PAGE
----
We followed the main road north as we headed into Banjul. We quickly left the buildings around Westfield behind and were surrounded by swamp land with the occasional hand-painted advertising signs along the side of the road (there were also the occasional political messages). Eventually we approached the main bridge into the city were there was a police stop (though we only slowed down). As we entered the city, we saw the Arch which is just past a large roundabout. There is a road that leads under the arch but this road is closed because it seems that the Arch is not safe so the only one allowed to drive under it is the president (who, it seems, is immune to any possible risk). As we passed by we were amused to see a few members of another of our groups already at the top looking around.

The bus taxi had extended itself a bit so we found ourselves stopped at a local petrol (gas) station for a few minutes before we were eventually dropped off at the museum. Our guide (Alhaji) had indicated we had a lot of time so we might as well take a look at that as well. The museum is very basic with many dusty artefacts and with very limited write-ups in broken English. After about 15 minutes we had seen all there was to see and headed back outside into the shade where we chatted for a few minutes before heading off for the market.

As we headed down Independence Avenue, we passed by the “Quadrangle” which is a complex consisting of a lot of offices for the various ministers of state (including Health and Education). We turned off of Independence Avenue and walked beside the Quadrangle with the 22nd July Square (park) to our right and then turned right at the far end of the park, just outside of the presidential residence which was heavily guarded (I would not want to upset the army people stationed there; I heard later that another group had someone that took a picture and was almost arrested – only avoided by the intervention of her guide).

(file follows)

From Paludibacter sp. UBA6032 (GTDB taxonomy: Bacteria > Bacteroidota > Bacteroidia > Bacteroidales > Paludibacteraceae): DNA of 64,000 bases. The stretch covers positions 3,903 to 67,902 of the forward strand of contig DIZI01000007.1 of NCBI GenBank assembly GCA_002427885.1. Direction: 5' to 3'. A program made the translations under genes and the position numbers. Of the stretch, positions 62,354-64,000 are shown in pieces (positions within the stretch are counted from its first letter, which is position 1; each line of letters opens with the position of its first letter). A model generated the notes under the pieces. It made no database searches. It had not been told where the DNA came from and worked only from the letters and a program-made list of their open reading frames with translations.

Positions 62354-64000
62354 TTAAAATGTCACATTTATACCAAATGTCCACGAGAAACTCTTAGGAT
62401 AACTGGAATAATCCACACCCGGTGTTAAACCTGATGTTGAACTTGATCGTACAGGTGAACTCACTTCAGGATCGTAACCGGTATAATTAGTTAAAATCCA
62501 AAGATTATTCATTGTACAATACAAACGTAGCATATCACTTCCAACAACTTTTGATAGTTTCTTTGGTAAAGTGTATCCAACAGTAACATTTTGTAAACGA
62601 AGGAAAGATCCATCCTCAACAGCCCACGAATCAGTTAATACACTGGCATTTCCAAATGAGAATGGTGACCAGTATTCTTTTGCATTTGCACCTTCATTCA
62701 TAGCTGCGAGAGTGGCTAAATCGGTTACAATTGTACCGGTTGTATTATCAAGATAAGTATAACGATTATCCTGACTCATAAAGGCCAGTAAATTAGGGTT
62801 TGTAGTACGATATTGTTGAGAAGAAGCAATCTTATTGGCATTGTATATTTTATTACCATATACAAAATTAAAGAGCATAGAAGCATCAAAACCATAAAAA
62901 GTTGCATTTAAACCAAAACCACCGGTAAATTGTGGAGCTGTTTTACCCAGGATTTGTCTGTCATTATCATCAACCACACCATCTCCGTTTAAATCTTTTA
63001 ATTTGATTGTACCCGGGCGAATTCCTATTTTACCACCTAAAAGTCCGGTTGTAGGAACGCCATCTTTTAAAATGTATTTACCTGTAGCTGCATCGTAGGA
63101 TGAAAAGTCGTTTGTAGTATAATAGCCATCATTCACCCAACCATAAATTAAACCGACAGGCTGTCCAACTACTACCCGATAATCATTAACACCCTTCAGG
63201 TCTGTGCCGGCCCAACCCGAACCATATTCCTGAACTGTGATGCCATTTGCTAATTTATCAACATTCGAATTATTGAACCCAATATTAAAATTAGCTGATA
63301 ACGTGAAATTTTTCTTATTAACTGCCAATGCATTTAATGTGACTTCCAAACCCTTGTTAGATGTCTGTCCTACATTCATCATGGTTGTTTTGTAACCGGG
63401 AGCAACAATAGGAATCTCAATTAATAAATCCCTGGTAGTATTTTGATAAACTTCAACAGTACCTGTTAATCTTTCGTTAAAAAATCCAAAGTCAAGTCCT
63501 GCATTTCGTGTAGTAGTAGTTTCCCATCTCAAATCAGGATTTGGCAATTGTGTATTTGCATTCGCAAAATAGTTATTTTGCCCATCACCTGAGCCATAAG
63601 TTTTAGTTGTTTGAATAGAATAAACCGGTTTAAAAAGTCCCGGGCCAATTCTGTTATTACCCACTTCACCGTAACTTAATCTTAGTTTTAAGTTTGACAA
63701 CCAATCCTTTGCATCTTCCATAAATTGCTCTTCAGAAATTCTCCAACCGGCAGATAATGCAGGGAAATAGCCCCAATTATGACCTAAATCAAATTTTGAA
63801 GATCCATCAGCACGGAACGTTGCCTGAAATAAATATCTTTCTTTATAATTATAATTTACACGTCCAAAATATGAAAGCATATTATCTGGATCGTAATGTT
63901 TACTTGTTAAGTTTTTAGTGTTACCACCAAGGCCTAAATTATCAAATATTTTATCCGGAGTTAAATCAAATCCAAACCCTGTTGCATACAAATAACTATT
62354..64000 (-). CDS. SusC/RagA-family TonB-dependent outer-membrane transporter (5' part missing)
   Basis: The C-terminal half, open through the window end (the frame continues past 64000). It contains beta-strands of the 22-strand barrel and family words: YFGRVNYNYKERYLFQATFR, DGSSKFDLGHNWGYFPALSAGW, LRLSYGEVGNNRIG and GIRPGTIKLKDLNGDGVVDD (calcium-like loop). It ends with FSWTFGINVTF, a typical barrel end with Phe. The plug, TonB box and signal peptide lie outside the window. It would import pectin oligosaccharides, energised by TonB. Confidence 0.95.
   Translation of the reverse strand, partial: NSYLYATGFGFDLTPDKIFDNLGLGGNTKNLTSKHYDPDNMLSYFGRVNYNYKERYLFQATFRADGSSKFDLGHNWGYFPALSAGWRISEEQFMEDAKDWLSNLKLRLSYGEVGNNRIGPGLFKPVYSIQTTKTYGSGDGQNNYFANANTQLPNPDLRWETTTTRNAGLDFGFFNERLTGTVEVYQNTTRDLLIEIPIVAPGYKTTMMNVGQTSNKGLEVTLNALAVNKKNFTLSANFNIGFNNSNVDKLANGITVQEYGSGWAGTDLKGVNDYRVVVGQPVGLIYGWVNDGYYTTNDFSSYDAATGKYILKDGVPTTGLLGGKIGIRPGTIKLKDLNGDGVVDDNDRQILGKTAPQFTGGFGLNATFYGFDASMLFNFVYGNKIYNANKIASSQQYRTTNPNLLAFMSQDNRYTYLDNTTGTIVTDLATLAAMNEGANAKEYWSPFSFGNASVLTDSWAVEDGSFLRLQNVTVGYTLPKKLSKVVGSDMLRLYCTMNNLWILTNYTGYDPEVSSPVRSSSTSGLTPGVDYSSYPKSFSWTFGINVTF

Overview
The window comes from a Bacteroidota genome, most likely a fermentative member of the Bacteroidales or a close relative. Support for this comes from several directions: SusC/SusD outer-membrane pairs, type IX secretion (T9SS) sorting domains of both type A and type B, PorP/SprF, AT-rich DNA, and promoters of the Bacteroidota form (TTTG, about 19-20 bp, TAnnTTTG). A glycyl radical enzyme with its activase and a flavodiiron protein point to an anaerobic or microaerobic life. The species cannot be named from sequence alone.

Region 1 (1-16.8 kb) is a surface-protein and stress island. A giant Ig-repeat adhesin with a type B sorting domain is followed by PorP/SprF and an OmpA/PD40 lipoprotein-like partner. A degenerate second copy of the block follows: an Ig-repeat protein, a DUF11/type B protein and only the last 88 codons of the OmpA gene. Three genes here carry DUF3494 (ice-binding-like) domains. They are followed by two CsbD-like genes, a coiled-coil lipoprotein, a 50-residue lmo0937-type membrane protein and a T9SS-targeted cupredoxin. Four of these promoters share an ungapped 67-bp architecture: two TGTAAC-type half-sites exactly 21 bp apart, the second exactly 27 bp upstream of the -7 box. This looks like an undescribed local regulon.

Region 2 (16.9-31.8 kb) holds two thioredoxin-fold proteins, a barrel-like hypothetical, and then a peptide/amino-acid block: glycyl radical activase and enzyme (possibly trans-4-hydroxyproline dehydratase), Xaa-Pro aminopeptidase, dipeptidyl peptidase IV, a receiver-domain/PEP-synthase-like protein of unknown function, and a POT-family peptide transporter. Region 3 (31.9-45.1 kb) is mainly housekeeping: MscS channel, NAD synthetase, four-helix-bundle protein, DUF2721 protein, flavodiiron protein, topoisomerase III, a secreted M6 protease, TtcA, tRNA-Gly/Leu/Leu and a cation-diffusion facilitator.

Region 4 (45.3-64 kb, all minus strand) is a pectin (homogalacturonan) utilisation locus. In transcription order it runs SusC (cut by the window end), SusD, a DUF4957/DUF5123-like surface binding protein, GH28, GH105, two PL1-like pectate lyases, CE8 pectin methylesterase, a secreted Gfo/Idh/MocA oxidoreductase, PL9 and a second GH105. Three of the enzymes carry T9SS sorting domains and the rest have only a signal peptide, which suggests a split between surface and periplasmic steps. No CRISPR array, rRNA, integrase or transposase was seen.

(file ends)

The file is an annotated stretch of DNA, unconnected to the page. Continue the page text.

We headed along the north side of the park and then approached the roundabout that is quite close to the main entrance to the market which was just crawling with bush taxis. The market was very interesting – a lot smaller than Serekunda but a lot more compact. The hustle and bustle was quite something with things for sale hanging everywhere and people coming at you from all directions trying to see you things.

We began the experience by Steve (another volunteer) attempting to exchange some money so he put two people against one another to get the best rate and exchanged some currency with them. If you had not known (and they had not told you) you would not have known that these people were able to exchange money though a clue would have been the big sports bags they carried containing huge bundles of currency. Since the exchange rate is so hideous, even a small amount of foreign currency results in big piles of Delasis (quite often very moth-eaten bills at that). They actually advise, as a security precaution, to NOT exchange in the street as Steve did but in a bank which gives a better guarantee that the currency you buy is not counterfeit.